Radiation therapy uses x-rays or other high-energy
rays to kill cancer cells and shrink tumors. Radiation for plasma cell neoplasms
usually comes from a machine outside the body (external radiation therapy).
Biological therapy tries to get the body to fight
cancer. It uses materials made by the body or made in a laboratory to boost,
direct, or restore the body’s natural defenses against disease. Biological
therapy is sometimes called biological response modifier (BRM) therapy or immunotherapy.
Bone marrow transplantation is used to replace the
bone marrow with healthy bone marrow. First, all of the bone marrow in the
body is destroyed with high doses of chemotherapy with or without radiation
therapy. Healthy marrow is then taken from another person (a donor) whose tissue
is the same as or almost the same as the patient’s. The donor may be a twin
(the best match), a brother or sister, or an unrelated person. The healthy
marrow from the donor is given to the patient through a needle in the vein
to replace the marrow that was destroyed. A bone marrow transplant using marrow
from a relative or unrelated person is called an allogeneic bone marrow transplant.
Another type of bone marrow transplant, called autologous
bone marrow transplant, is being studied in clinical trials. To do this type
of transplant, bone marrow is taken from the patient and treated with drugs
to kill any cancer cells. The marrow is then frozen to save it. Next, the patient
is given high-dose chemotherapy with or without radiation therapy to destroy
all of the remaining marrow. The frozen marrow that was saved is then thawed
and given back to the patient through a needle in a vein to replace the marrow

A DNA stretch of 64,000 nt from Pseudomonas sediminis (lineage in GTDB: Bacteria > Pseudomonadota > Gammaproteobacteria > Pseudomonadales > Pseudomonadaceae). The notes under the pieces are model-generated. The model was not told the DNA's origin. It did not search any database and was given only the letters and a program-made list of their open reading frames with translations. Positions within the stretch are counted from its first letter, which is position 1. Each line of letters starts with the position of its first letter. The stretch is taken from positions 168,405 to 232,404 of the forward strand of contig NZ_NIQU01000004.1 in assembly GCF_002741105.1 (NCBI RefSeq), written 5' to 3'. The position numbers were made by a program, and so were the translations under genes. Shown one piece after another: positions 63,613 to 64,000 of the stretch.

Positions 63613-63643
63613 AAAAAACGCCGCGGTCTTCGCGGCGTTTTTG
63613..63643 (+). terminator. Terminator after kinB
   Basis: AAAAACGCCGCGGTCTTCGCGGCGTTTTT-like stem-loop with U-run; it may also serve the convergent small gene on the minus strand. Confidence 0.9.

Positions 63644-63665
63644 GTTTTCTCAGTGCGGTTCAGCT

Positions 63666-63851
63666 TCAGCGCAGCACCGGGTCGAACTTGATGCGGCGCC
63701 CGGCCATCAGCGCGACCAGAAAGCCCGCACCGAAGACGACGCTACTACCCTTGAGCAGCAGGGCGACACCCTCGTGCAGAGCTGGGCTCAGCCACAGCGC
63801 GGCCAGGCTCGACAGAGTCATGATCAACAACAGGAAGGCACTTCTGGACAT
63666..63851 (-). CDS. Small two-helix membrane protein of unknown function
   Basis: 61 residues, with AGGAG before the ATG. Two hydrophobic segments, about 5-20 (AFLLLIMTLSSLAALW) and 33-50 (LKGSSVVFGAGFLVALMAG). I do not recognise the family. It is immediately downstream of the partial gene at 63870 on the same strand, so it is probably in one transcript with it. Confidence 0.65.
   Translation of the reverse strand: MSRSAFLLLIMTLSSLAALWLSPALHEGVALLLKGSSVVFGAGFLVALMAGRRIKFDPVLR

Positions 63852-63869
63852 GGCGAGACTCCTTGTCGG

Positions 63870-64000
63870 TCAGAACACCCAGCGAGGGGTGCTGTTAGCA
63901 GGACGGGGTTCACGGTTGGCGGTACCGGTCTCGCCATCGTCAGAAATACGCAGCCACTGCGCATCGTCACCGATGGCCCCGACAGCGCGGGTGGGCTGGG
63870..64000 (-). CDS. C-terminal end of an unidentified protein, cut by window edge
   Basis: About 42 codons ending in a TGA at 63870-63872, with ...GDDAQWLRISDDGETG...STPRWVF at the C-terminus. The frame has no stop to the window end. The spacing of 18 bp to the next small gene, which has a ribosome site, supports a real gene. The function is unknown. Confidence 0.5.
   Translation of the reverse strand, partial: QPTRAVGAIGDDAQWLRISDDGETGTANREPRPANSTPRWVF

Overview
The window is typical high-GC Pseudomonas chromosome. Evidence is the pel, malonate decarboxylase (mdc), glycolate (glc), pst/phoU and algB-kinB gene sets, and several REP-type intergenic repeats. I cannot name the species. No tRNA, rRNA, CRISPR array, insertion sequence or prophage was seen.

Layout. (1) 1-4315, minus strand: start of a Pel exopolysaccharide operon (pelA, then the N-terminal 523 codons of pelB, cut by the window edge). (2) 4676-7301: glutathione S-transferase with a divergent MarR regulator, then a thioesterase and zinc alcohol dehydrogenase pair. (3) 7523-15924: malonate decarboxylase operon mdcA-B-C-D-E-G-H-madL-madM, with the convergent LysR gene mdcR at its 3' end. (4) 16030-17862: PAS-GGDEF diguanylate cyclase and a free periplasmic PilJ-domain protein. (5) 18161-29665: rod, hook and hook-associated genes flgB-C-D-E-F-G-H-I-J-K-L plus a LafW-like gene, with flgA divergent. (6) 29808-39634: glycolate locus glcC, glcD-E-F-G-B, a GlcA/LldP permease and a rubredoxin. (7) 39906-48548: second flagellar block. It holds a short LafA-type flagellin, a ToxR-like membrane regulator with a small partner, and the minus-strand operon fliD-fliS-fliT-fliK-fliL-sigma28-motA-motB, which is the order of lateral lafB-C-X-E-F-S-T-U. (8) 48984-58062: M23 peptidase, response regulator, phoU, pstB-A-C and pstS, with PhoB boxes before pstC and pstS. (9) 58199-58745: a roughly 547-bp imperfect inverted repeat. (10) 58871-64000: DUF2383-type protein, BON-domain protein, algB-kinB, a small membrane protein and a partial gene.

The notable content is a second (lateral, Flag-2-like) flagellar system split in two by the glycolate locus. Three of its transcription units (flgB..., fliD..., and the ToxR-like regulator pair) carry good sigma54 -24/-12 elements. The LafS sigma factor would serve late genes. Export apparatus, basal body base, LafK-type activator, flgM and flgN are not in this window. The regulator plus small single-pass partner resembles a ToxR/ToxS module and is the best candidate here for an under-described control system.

that was destroyed.
Another type of autologous transplant is called
a peripheral blood stem cell transplant. The patient’s blood is passed through
a machine that removes the stem cells (immature cells from which all blood
cells develop). The machine then returns the blood back to the patient. This
procedure is called leukapheresis and usually takes 3 or 4 hours to complete.
The stem cells are treated with drugs to kill any cancer cells and then frozen
until they are transplanted back to the patient. This procedure may be done
alone or with an autologous bone marrow transplant.
A greater chance for recovery occurs if a doctor
chooses a hospital which does more than five bone marrow transplantations per
If the spleen is swollen, the doctor may take out
the spleen in an operation called a splenectomy.
If too many M-proteins build up in the blood, the
patient’s blood may need to be filtered through a special machine. This is
Treatment of plasma cell neoplasms depends on the
type and stage of the disease, and the patient’s age and overall health.
Standard treatment may be considered because of
its effectiveness in patients in past studies, or participation in a clinical
trial may be considered. Not all patients are cured with standard therapy and
some standard treatments may have more side effects than are desired. For these
reasons, clinical trials are designed to find better ways to treat cancer patients
and are based on the most up-to-date information. Clinical trials are ongoing
in most parts of the country for most stages of plasma cell neoplasms.
If there are no symptoms, treatment may not be needed. A doctor will follow
the patient closely so treatment can be started if symptoms develop. If there
are symptoms, treatment will probably be chemotherapy. Clinical trials are
testing new chemotherapy drugs and dose regimens.
Treatment will probably be external radiation therapy to the tumor.
If other symptoms appear, patients may receive chemotherapy.
Treatment may be one of the following:
- External radiation therapy to the tumor.
- Surgery to remove the tumor, usually followed by external radiation therapy.
If other symptoms appear, patients may receive chemotherapy.
If there are no symptoms, treatment may not be needed. A doctor will
follow the patient closely so treatment can be started if symptoms develop.
If there are symptoms, treatment may be chemotherapy, biologic therapy, or
immunotherapy. Clinical trials are testing new chemotherapy drugs and combinations
of drugs with or without stem cell support or transplant.
A doctor will follow the patient closely to see if symptoms of plasma
cell neoplasm or lymphoma develop.
Treatment will probably be chemotherapy. Clinical
trials are testing new drugs and combinations of drugs.